Do not run away from the idea that I am disparaging the use of barbells, for I confess that I am one of those muscle-heads who are primarily concerned with "HOW MUCH CAN YOU LIFT." My aim in writing this article is to emphasize the importance of cables, for I feel that many physical culturists do not realize the extent to which cables can be used.

Perform each of the following exercises, 4 sets of 10 reps, using as many cables on each exercise as possible. Remember to breathe in before each repetition and exhale on the completion of same. This routine should be performed 4 days each week for the best results, but if you are training with weights, then follow it only twice a week.

Exercise 1.
Starting with the deltoids, which from the point of view of physical appearance are one of the most important groups, the first exercise is the alternate one arm press. Hold the cables as shown with the left hand as low as possible, and the right hand held at shoulder level. From this position keep the left arm straight and push the right hand press overhead to arms length, then lower and repeat another nine repetitions. Perform the same number of reps with the left hand.

Exercise 2. 
The next deltoid exercise is the alternate raise. From the starting position as shown, keep the left arm close to the body and keeping the right arm straight raise it to shoulder level and lower to starting position. Repeat another nine reps and then change hands.

Exercise 3.
For the chest I prefer to start with the pullout in front, an exercise which I am sure you are all familiar with. The cables are held in front of the body at shoulder level and from this position, keeping the arms straight, pull the expanders outwards until they are touching the chest and return to the starting position.

Exercise 4.
The next chest exercise is the single arm pullout in front. The starting position is as shown. Keep the left arm still and pull with right hand until the strands are once again touching the chest then return to starting position. Remember to keep both arms straight when performing this exercise. Change hands and repeat.

Exercise 5.
The next group to be worked is the triceps, and the first exercise is the archer's movement which is one of the best triceps developers which has yet been found. From the starting position as shown, keep the left arm straight, pull the right arm outwards until it is also at arms length, then return to starting position. Be sure to keep the arm performing the movement at shoulder as this throws more work on to the triceps.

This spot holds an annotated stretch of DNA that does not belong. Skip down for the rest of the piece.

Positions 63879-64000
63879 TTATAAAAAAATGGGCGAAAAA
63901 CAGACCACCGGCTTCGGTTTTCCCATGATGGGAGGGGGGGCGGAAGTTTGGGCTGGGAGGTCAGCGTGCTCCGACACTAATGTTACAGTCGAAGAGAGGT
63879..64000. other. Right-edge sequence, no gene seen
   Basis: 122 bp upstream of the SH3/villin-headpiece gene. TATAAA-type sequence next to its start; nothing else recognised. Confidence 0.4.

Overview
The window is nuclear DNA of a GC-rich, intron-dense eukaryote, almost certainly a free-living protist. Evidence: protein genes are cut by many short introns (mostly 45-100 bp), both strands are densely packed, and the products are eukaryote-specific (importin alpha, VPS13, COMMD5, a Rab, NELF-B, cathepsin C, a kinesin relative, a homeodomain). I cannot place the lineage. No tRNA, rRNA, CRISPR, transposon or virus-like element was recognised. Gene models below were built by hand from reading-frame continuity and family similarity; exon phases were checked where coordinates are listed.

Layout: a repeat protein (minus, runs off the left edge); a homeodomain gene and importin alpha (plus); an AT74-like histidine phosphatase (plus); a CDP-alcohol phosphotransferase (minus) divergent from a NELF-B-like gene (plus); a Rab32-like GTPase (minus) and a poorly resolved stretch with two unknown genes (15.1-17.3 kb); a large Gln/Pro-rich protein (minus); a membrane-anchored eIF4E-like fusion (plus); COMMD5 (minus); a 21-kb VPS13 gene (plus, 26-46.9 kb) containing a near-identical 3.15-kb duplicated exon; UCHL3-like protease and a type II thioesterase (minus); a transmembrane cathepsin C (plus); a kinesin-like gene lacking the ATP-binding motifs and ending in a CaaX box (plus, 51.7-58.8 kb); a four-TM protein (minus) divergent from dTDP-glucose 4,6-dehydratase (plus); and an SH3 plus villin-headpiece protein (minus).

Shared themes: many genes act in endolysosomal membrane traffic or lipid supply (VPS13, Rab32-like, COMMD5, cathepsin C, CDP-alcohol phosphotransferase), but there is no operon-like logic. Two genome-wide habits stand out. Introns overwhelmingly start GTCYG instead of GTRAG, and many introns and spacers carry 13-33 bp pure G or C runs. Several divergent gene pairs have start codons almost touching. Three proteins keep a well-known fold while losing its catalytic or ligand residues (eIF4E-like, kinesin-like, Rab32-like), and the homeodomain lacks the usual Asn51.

Exercise 6.
The second triceps exercise is the one arm triceps curl. From the starting position as shown keep the left arm straight and extend the right hand until it is overhead and lower to the starting position.

Exercise 7.
For the back the pull down from overhead is excellent. Hold the cables at arms length overhead, and keeping the arms straight, pull downwards until the strands are extended across the back, and return to starting position.

Exercise 8. 
Now we come to the one arm curl with the palms up. Place one foot in one handle of the cables and grasp the other handle with your hand. From this position curl your hand to shoulder level ONLY and lower to starting position with the other arm.

Exercise 9.
The last exercise is the alternate reverse curl. It is performed exactly as the above exercise only the palms are turned downwards and the wrists are kept bent throughout the entire movement. This is an excellent forearm developer.

Well, there you have it, but don't wait to go on a journey before you try it out. DO IT NOW and I am sure you will be as pleased as I was with the results obtained THROUGH CABLE TRAINING.       

Sunday, February 25, 2018

"Crude and Mindless Sports" by John Bender (2009)


"Crude and Mindless Sports" 
Aesthetic and Epistemic Aspects of Iron Games
by John Bender, Ph.D. Ohio University (2009) 

My essay title accurately expresses many individuals' view of competitive sports with weights "from the outside," so to speak. There may be some justification for this. It is simply massive amounts of weight being grunted into the designated position. 

Or so it can seem. 

It may be true of every sport that it can only be fully appreciated through participation, but it is also true that the beauty and concentration involved in some sports is worn more on the sleeves of competitors (if there are any sleeves) than is the case in sports with weights. Athletes that compete in golf, tennis, the high bar, or the balance beam make their beauty and their incredible mental difficulty manifest. Perhaps that is not so much the case with lifting weights, which seems brutish and short in comparison.

So I am, for the most part, going to comment on the aesthetics and epistemology of lifting weights from the internal perspective -- from what the lifter feels and thinks. We shall find, I argue, that the aesthetics is not crude and the epistemology is not mindless. 

Perhaps the best place to start is with questions of knowledge. Lifting weights is not only a sport but a skill, and skills are a kind of knowledge -- a knowing how. Of course, anyone can lift a five-pound weight over his head, but we would not likely call that a skill rather than a simple physical ability. Knowing how to lift 300 pounds over your head is obviously an entirely different matter!